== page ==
Yet the raids continued by both sides. While Loyalist whaleboat raids were just as common in earlier years — the burning of Fairfield, Connecticut in 1779 was preceded days earlier by such an assault — the journal entries of William Wheeler, a farmer and schoolteacher living alongside the wharves of Fairfield’s Black Rock Harbor, record a crescendo of attacks in 1781. On February 18, “A Boat came to Mill River & took 2 of the Inhabitants Prisoners” before being discovered and thwarted. On March 4, a party of 30 men in four boats burned a pair of tide mills on the river; then nearly three weeks later, another boat arrived to rob houses and take prisoners. The tide flowed both ways. On June 27 Wheeler wrote, “Near this time a great number of Whale Boats go to Long Island to plunder,” though he added 15 days later, “They returned, having effected nothing.”
Trumbull again ordered the commissions “so far as they relate to their landing or going upon Long Island” were “revoked and made null and void” in September. Still the raids continued. Finally, in November, he fully revoked the commissions a second time, commanding that “the several persons holding the same are strictly forbid to act anything under the same,” and instructing selectmen to communicate this order to the commission holders so “that none of them may plead ignorance thereof.” Trumbull also ordered the military to seize all boats and small craft along the entire shoreline — ostensibly to prevent illicit commerce, but likely with an aim toward stopping the raids. He must have known not all of the raiders operated under commissions issued by the state.
After this, complaints about the Connecticut boats vanish from the public records but raids by both groups persisted into the following year, even if they became less frequent in the aftermath of Yorktown. In June, Wheeler mentions a boat crewed by 10 sunk off Black Rock, and December 1782 saw the famous “Boat Fight” of Long Island Sound, in which Caleb Brewster and friends engaged a like number of Loyalist whaleboats and — after brutal hand-to-hand combat — emerged victorious: “[T]here was a large Irishman in the enemy’s boat, who walked several times fore and aft, brandishing his broadsword till Hasselton, a mighty fellow from the State of Massachusetts, snatched it from him & cut his throat from ear to ear; he died immediately.”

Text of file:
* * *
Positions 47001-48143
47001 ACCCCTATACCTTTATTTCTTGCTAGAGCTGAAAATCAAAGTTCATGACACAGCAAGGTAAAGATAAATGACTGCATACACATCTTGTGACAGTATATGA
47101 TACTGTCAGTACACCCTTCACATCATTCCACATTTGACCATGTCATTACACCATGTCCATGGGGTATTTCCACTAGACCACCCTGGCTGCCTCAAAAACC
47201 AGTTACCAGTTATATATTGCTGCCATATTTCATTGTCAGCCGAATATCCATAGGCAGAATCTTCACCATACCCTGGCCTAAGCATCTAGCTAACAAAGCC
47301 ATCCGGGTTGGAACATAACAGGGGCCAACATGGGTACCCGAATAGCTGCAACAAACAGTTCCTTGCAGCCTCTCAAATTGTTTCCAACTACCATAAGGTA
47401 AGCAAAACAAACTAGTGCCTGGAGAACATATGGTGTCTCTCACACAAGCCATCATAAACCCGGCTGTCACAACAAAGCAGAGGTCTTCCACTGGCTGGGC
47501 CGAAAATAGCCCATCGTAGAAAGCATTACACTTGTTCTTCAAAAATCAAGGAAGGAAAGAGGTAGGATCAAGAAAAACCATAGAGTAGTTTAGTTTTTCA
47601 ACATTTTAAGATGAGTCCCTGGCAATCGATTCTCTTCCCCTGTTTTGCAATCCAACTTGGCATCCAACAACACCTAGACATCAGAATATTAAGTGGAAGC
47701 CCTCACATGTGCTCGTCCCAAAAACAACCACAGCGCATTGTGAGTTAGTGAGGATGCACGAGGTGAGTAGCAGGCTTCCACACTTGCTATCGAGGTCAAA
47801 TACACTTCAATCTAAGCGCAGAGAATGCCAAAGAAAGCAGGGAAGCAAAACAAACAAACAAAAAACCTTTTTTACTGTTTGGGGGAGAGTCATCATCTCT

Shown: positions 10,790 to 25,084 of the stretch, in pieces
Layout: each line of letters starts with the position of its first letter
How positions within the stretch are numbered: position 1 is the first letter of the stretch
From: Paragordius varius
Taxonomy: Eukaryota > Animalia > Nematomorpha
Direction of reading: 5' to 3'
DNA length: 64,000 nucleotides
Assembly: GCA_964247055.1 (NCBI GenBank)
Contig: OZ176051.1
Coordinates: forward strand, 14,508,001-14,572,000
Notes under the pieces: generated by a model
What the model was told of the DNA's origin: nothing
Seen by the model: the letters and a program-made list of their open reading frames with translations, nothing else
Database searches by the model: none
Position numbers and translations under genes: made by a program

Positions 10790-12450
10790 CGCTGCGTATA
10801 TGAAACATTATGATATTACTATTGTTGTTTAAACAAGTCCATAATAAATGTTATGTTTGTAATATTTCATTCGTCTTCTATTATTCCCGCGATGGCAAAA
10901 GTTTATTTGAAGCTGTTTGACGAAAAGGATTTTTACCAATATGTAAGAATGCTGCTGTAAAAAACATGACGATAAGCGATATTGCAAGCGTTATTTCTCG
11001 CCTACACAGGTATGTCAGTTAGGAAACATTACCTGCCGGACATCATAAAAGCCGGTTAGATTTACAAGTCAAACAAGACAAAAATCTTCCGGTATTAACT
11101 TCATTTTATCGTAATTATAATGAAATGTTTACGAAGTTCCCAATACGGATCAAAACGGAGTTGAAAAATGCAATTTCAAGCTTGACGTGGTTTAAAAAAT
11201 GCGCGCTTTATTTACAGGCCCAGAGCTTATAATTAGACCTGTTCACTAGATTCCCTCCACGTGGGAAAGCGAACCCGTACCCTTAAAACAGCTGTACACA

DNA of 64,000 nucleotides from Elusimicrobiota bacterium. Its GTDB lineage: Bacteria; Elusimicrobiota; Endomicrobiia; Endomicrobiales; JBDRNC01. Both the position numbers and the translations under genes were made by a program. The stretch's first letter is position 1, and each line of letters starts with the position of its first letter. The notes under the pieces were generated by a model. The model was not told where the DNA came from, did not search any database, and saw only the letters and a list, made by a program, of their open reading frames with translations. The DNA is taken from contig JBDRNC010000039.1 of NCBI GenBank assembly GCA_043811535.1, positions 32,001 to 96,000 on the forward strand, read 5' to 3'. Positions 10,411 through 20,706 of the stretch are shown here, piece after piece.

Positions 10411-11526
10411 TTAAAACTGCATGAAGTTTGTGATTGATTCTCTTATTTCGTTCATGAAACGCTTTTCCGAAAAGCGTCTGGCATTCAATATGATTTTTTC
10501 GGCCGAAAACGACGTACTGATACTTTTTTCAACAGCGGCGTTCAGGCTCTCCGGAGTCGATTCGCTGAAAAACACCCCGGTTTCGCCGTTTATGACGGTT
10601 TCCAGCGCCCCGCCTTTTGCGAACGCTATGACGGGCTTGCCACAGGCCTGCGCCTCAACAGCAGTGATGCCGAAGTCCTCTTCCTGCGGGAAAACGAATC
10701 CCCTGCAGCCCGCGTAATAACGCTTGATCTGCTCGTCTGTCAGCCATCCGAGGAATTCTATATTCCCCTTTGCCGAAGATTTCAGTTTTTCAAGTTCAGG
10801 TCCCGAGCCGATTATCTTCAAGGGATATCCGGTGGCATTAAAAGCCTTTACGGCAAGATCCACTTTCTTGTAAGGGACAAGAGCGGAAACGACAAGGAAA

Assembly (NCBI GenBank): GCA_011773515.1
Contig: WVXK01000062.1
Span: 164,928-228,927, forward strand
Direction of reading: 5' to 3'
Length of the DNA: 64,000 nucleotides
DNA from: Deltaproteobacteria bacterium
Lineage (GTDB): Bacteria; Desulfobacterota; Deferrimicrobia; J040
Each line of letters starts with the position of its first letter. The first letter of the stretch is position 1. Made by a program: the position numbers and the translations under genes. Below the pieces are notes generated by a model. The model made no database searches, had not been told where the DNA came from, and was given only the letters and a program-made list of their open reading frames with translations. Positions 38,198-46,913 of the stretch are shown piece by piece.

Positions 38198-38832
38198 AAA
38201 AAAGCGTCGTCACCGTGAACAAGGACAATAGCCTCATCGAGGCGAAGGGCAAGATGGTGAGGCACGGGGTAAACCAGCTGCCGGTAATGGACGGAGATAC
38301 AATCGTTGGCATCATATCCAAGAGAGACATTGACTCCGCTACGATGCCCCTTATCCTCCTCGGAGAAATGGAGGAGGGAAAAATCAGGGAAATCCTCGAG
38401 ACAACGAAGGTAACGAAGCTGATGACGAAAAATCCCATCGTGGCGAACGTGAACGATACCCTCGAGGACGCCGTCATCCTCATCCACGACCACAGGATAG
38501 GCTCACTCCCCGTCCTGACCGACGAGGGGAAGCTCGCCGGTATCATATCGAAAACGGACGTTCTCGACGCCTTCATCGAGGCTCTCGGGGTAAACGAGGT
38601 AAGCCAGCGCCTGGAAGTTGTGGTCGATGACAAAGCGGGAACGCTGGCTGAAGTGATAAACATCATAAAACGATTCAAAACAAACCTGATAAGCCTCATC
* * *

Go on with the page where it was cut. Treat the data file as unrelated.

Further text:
I guess the takeaway here is: Live by the whaleboat, die in the whaleboat.
 William Wheeler, The Journal of William Wheeler, reprinted in Cornelia Penfield Lathrop, Black Rock, Seaport of Old Fairfield, Connecticut, 1644-1870 (New Haven, CT: Tuttle, Morehouse & Taylor Co., 1930), 34.
 The instructions to “Benjamin Conklin and Daniel Foredom, commanders of armed boats,” specified “said boats [to carry] seven persons each.” The Governor and Council of Safety, 28 June 1780, vol. III of The Public Records of the State of Connecticut (Hartford, CT: Case, Lockwood & Brainard Co., 1922), 116. William Wheeler mentions different complements: “their party consisted of 30 in 4 boats,” “Capt. Parks with 10 Guns & 21 men fird at a boat with 10 men,” etc. Wheeler, Journal, 36-37.
 Number of whaleboats: The Governor and Council of Safety, 30 June 1780, vol. III of Public Records, 119. Amount of bonds: Jonathan Trumbull to George Clinton, 27 April 1781, vol. 6 of Public Papers of George Clinton (Albany, NY: J.B. Lyon Company, 1902), 803. NB: while the Congress and their commissions specified Continental dollars, Connecticut used the more reliable currency of pounds sterling.
 Jonathan Trumbull to Capt. Jonathan Vail, Trumbull to Capt. Jeremiah Rogers, 11 August 1778, vol. II of The Public Records of the State of Connecticut (Hartford, CT: Case, Lockwood & Brainard Co., 1895), 110.
 Letters to commanders of armed boats: Jonathan Trumbull to Capt. Jesse Leavenworth, Trumbull to Peter Griffin, 4 August 1778, vol. II of Public Records, 107; Jonathan Trumbull to Capt. Jonathan Vail, Trumbull to Capt. Jeremiah Rogers, 11 August 1778, vol. II of Public Records, 110. Peter Griffin’s commission: the Governor and Council of Safety, 2 September 1777, vol. I of The Public Records of the State of Connecticut (Hartford, CT: Case, Lockwood & Brainard Co., 1894), 391.